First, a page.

Peak Projection: .290/.360/.480, 25-30 home runs, 10-15 stolen bases
12. Yusniel Diaz, Baltimore Orioles
The Dodgers signed Yusniel Diaz for $31 million in 2015 after he defected from Cuba. Since his stateside debut, he has performed better each year. This season, he was excellent in Double-A Texas League, hitting .314/.428/.477 with more walks (15.5%) than strikeouts (14.8%). Based on his superb performance, the Orioles accepted Diaz as the headliner in a package for Manny Machado. Although he struggled at first following the trade, he finished the season strongly over his last 30 games (.275/.363/.477).
The draw for the Orioles (and fantasy owners) is his natural hitting ability and average or better tools across the board. Offensively, Diaz is a disciplined, gap-to-gap, line-drive hitter with only average raw power, which he fully taps. Despite above-average speed, he is a disaster on the bases (28-for-63!) and it is uncertain if he will provide any fantasy value there. Regardless, Diaz has a high floor and should develop into a solid fantasy producer.
Peak Projection: .280/.350/.450, 20-25 home runs, 10-15 stolen bases
13. Estevan Florial, New York Yankees
The Yankees signed Estevan Florial for a paltry $200,000 in 2015 due to a birth certificate controversy. Last year, he began harnessing his loud, power and speed tools. Unfortunately, he experienced a setback this year, suffering a fractured hamate bone in his right wrist in mid-May. Consequently, Florial missed nearly two months of action, and he did not truly get going until mid-August. Following the season, however, he further struggled in the Arizona Fall League (.178/.294/.260 with 29 strikeouts).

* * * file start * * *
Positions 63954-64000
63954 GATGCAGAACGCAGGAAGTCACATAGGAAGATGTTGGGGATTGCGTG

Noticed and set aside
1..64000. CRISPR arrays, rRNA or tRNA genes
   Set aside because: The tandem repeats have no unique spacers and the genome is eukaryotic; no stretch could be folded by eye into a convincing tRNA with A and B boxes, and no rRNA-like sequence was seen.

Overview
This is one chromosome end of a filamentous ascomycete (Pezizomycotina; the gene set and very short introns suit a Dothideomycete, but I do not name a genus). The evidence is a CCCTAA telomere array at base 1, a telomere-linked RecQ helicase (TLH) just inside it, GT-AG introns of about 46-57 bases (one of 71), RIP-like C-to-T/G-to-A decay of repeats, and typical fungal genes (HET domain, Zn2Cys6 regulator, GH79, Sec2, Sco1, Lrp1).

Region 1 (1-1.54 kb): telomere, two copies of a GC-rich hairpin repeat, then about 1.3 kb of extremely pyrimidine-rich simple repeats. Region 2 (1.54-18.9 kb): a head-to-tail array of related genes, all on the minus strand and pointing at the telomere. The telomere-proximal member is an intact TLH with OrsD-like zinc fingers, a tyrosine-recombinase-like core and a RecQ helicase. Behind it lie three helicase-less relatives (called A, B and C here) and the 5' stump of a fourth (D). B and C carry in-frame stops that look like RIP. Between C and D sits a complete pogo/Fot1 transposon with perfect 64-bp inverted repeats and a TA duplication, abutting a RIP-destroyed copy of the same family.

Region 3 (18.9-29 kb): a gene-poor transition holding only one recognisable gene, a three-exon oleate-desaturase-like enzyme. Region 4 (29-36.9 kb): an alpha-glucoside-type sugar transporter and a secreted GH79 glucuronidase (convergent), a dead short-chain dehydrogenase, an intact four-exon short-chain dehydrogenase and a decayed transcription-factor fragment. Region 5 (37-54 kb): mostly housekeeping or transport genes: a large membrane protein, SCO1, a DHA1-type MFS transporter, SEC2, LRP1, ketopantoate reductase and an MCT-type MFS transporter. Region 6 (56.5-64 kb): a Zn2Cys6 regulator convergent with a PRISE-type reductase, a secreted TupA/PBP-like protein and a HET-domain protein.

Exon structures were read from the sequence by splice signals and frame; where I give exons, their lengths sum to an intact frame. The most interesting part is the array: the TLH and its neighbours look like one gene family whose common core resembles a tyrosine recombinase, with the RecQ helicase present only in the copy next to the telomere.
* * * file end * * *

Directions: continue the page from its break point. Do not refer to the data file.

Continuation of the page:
A raw player, Florial has only provided a small taste of his true potential. Despite present plus raw power and plus speed, he displayed little of either this year (3 home runs and 11-for-21 in stolen bases in High-A). This is a very clear statistical manifestation of a player still in development. Largely due to his passive approach, Florial also racks up strikeouts and walks, though his swing-and-miss tendencies are not extreme. Although he makes plenty of hard contact (26.6% LD), he continues to rarely elevate the ball (27.5% FB), leading to few home runs. Regardless, his approach, pitch recognition, overall instincts need work to fully realize his potential as a 20/20 (or better) fantasy player.
Peak Projection: .260/.340/.455, 25-30 home runs, 20-25 stolen bases
14. Jesus Sanchez, Tampa Bay Rays
Until his promotion to Double-A this year, Jesus Sanchez has done nothing but hit as a professional. Indeed, he had hit over .300 at every level, including .301/.331/.462 in pitcher-friendly High-A Florida State League. While he was excellent early in the season, Sanchez displayed very little patience, walking just 6 times in his first 68 games (2.1%). With more patience the rest of the season (9.8%), however, he struggled at the plate. Ultimately, he needs to strike the right balance, and, without gains in plate discipline, his hit tool likely will play down. Despite his swing-happy approach, Sanchez has manageable swing-and-miss, due to natural bat-to-ball skills and plus bat speed. In addition, he has plus (or better) raw power to all fields. Those bullish on his hitting ability project above-average hit and power tools.